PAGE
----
As we get older, everyone has fits of forgetfulness. You might even forget things important to you and seemingly simple to remember, like names of friends, the date of your anniversary, the name of your favorite band (you know, the four guys, c'mon, bad haircuts). Anyway, age-related memory loss is normal. But we don't have to accept normal aging, and we can take steps to prevent age-related memory loss. Memory loss can start as early as age 30, but part of the complication of memory loss associated with aging is that several things cause memory loss. They are:
- Vascular problems: When insufficient blood gets to the brain, the lack of bloodflow can cause mini-strokes and impair memory.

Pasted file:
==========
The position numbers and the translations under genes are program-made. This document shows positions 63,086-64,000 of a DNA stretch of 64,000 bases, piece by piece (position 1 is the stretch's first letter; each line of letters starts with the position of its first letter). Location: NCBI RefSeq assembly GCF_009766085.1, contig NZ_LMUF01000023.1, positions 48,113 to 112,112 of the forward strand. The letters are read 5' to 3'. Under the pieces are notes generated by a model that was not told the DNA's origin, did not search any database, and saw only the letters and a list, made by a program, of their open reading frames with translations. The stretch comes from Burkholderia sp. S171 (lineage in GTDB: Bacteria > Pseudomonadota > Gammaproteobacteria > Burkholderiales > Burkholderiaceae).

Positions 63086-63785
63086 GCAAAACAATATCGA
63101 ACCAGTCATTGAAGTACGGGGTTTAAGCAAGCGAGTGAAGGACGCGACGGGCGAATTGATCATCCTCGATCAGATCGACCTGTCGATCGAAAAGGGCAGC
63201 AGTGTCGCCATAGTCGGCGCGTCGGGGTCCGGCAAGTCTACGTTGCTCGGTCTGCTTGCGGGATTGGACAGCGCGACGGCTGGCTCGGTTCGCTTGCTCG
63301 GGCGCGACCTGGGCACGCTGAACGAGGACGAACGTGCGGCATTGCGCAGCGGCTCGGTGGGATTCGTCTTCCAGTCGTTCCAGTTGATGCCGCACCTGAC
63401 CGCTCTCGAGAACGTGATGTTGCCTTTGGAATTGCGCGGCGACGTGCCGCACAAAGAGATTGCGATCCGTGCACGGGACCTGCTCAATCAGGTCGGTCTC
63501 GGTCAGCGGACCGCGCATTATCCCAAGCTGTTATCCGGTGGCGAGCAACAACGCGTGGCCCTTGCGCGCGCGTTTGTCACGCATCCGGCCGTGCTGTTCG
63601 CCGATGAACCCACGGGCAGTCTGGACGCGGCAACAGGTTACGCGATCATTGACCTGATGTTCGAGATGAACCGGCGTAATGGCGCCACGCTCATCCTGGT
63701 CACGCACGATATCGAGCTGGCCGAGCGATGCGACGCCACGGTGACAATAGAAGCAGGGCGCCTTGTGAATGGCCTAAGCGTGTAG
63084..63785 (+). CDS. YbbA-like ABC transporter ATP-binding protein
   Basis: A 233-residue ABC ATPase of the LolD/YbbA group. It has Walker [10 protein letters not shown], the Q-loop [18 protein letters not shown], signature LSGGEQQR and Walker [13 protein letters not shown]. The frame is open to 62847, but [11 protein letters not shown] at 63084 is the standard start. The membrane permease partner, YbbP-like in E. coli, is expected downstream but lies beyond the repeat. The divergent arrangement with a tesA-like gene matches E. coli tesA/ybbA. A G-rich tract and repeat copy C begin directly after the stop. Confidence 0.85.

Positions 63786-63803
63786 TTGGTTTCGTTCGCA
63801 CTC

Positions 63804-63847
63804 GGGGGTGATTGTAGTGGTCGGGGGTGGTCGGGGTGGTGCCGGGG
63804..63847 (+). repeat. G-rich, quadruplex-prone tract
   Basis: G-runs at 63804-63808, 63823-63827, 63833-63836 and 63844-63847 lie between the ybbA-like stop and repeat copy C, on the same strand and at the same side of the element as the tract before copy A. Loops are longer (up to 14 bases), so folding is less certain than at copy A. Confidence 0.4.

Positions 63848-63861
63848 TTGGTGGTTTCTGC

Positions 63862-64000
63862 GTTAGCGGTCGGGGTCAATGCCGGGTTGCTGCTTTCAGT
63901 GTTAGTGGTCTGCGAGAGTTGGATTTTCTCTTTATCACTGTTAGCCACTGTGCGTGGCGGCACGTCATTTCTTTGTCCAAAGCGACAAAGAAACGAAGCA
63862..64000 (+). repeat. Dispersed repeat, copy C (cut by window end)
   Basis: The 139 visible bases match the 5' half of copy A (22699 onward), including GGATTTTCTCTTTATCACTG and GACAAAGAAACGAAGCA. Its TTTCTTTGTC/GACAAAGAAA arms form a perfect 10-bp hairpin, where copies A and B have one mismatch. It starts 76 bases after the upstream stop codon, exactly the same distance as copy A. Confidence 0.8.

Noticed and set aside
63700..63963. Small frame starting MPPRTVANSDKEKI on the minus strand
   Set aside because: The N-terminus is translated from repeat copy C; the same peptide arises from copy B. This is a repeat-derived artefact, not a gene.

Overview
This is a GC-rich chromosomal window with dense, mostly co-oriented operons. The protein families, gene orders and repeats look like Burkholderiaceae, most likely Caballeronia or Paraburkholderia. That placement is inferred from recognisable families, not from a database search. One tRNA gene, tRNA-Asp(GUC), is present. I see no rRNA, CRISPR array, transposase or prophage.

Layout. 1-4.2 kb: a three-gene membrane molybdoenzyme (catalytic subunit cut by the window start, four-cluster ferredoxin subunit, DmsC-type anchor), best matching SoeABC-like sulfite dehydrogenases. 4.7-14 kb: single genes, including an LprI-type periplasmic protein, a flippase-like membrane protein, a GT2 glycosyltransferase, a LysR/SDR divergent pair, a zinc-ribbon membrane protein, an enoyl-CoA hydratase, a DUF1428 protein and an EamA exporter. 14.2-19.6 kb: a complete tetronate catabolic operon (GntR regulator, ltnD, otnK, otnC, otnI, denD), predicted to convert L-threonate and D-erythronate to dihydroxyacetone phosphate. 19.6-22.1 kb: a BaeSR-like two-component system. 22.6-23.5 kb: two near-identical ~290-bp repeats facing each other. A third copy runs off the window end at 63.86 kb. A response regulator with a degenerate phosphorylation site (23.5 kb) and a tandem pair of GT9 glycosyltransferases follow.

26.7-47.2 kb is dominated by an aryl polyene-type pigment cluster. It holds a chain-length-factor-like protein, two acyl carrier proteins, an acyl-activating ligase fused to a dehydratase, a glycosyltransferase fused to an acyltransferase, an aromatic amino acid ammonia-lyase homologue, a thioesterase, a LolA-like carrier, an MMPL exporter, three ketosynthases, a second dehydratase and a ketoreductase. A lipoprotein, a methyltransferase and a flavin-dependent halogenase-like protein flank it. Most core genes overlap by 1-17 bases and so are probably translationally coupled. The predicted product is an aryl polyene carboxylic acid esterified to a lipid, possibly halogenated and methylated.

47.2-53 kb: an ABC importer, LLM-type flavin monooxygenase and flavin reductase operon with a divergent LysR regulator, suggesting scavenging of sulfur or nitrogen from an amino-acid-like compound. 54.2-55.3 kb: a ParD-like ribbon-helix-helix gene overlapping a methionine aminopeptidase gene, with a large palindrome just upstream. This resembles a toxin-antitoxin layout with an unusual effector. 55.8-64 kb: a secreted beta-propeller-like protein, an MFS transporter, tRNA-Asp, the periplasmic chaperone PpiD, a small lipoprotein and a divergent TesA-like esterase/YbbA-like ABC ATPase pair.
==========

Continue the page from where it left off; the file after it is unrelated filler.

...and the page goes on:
- Alzheimer's: Here, neurons tangle with other neurons, causing them to stop working properly.
- Neuron loss: The loss of neurons or the loss of the function of those neurons causes many age-related problems; literally, you're losing part of your mind.
- Trauma: Memory loss can also come from trauma sustained during accidents or sports with repetitive injury to the brain, like boxing.
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